History will be kind

As I tried to pay close attention to both the gossiping women and the head-strong men arguing about Iranian history and politics, I took a good look around and carefully analyzed the people who filled the host’s home with drinks, jokes and roars of laughter. These people had always been my image of the Persian culture and heritage. Thinking further, I had an interesting thought-a question,rather: what makes the Iranian people greatly different and exception in regards to their neighbors? My earliest and most immediate thought was Reza Shah the Great.

The common and numerously repeated modernizing actions of Reza Shah are all well-known and, perhaps, drilled into the heads of Iranians supporting and against the deposed monarchy. Roads, education, railways, security forces, secularism and westernization (if it can even be called that) are all common attributes given to Reza Shah. Although all of these advancements were, in fact, directly related to the reign and new system of Reza Shah, the most important attribute of Reza Shah is never written or mentioned; Reza Shah forcefully opened the minds of the Iranian public to make them see the world from which they had been repressed from for centuries.

As a general statement, the majority of Iranians against the reforms of Reza Shah argue that the fashion in which he implemented reform was brutal and far too strong-handed in nature. Such reforms, in particular, included women’s emancipation, the weakening of the clergy, the dispersion of Iranian tribes, education reform and also the anti-communist feeling his government possessed. In Iran’s particular circumstance, the majority of these strong-handed reforms are able to be justified when observing objectively.

The women of Iran had been confined to the home for centuries. As sheep and cattle, they were expected to obey their master and be dutiful. The extreme influence of Islam on the Iranian way of life had made Iran appear more as an Arab nation than the great empire of Cyrus the Great. When the veil was banned and women were forced to leave the home without covering themselves, they were forced into a necessary realization and awakening. Advocates of religious freedom see this act of Reza Shah’s to have been highly inappropriate and offensive to reverent women of the Muslim faith. Stepping away from the boundaries of political correctness, it can be argued that such an assessment is far from the reality and true purpose that Reza Shah intended. As a father to the nation, Reza Shah had a responsibility to do what was necessary for the nation’s progress. Integrating women into society was one such action towards progression. Old habits die hard and Reza Shah was the one who broke them. Iranian women who criticize this action of Reza Shah always seem to forget that it was that very action that has even allowed them to voice their opinions freely as individuals amongst the Iranian community today. As children are forced to go to school at an early age when they have no desire to do so, Reza Shah forced the women of Iran to integrate into society in order to create a better future.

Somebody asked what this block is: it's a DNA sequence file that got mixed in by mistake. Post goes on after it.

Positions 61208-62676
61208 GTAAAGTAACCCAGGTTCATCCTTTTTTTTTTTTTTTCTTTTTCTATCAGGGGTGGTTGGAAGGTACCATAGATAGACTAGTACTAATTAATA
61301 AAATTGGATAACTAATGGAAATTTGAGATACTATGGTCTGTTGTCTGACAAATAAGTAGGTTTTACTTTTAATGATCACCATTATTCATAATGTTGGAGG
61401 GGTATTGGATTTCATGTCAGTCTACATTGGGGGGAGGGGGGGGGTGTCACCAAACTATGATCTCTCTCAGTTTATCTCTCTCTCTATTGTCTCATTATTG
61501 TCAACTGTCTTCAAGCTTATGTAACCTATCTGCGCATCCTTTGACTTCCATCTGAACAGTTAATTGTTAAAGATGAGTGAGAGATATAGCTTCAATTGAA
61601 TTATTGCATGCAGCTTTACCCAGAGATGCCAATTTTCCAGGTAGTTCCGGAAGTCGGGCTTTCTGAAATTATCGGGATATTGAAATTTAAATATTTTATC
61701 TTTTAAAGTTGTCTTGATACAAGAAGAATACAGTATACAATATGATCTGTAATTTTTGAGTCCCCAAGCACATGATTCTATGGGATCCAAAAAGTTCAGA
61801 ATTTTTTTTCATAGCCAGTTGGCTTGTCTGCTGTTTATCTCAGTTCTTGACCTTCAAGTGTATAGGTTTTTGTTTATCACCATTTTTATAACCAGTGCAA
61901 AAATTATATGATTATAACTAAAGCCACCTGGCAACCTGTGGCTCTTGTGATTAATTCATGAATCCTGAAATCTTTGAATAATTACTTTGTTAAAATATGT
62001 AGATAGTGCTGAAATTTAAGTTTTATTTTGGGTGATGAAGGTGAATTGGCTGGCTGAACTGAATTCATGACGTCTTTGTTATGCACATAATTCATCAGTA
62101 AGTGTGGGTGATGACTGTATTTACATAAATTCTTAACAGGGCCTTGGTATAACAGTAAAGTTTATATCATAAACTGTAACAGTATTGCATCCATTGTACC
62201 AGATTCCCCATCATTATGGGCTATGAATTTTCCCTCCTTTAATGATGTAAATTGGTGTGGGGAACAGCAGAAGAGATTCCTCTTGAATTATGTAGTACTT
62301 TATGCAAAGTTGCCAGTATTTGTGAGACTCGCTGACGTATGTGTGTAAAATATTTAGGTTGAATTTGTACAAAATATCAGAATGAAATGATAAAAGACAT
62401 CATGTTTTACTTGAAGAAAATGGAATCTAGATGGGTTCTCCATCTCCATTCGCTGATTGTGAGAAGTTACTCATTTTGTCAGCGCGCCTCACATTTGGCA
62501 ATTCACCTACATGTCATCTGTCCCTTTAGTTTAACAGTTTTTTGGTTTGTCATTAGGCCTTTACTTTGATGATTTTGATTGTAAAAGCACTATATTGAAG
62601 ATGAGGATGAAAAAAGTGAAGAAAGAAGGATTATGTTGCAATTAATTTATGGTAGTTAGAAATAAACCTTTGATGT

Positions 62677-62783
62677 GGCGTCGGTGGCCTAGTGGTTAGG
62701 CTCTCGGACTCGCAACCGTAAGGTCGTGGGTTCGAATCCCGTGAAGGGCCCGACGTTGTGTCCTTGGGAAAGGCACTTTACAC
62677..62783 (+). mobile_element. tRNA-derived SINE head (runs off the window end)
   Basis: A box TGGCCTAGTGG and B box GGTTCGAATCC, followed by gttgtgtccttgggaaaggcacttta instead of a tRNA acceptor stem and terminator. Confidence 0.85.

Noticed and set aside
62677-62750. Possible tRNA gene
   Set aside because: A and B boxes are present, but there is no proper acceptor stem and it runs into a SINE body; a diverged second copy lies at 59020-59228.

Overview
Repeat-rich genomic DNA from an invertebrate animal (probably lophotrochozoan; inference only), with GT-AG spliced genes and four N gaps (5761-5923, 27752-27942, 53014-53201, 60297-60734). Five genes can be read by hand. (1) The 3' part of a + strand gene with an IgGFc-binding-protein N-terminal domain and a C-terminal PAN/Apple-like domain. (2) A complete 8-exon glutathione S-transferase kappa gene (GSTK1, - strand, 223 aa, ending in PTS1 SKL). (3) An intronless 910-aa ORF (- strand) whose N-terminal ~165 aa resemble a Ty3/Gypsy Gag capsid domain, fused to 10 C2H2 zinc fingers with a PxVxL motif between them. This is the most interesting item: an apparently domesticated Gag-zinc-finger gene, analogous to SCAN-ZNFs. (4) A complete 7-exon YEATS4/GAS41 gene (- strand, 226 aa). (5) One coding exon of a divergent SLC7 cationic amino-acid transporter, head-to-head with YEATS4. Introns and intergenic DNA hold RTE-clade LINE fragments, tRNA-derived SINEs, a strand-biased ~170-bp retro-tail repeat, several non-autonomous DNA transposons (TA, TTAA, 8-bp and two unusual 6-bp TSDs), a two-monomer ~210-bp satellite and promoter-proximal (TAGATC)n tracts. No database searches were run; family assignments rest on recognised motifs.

Secularism and the weakening of the clergy as well as education reform all go under the same category. Before the kingship of Reza Shah, the clergy was a powerful entity supported financially by the government and believers. Common customs of the time show us that people’s every-day lives were, in some odd way, connected to the clergy. People consulted the clergy regarding financial issues, social issues, blessings and other every-day happenings. Since the public was vastly connected to the clergy by a strong sense of faith, the government controlled the clergy by paying them large sums of money to support and back up the government. In essence, the clergy and the government were directly related. Reza Shah sought to gain the power of the clergy and replace Iranian religiosity with a sense of national pride. For this reason, maktabs,or religious schools, were shut down and modern education became mandatory for all children. Reza Shah wanted to educate the masses and loosen the grip on religious ideology. By forcefully taking the dependence on the clergy of the people away, Reza Shah created a new generation of less religious and innovative citizenry. Universities became accessible to the public and were no longer a luxury of royalty and nobility. Reza Shah’s new nation was going to be a red rose amongst the thorny bushes of the Middle East.

Instead of criticizing Reza Shah, we must strive to understand the time in which he ruled, the motives he carried and the vision he saw for Iran. When we think of the banishment of the veil, we must think of the women of today and how greatly it has impacted them. When we think about the radical dismissal of the clergy, we must remember the the independence Iranians gained mentally and financially from an entity that only sought to generate money. When we think of the brutal dispersion of the Iranian tribesmen, we must remember that our boarders are still intact because of Reza Shah’s forced assimilation of the tribesmen. As we ponder the injustices of the left wing citizenry of Iran who pledged their allegiance to the USSR, we must remember half of our preserved Azerbaijan and the sliver of the Caspian Sea we can still claim as Iranian waters. History will be kind and just to our King, Reza Shah the Great, who took Iran and created a proud culture, people and nation.

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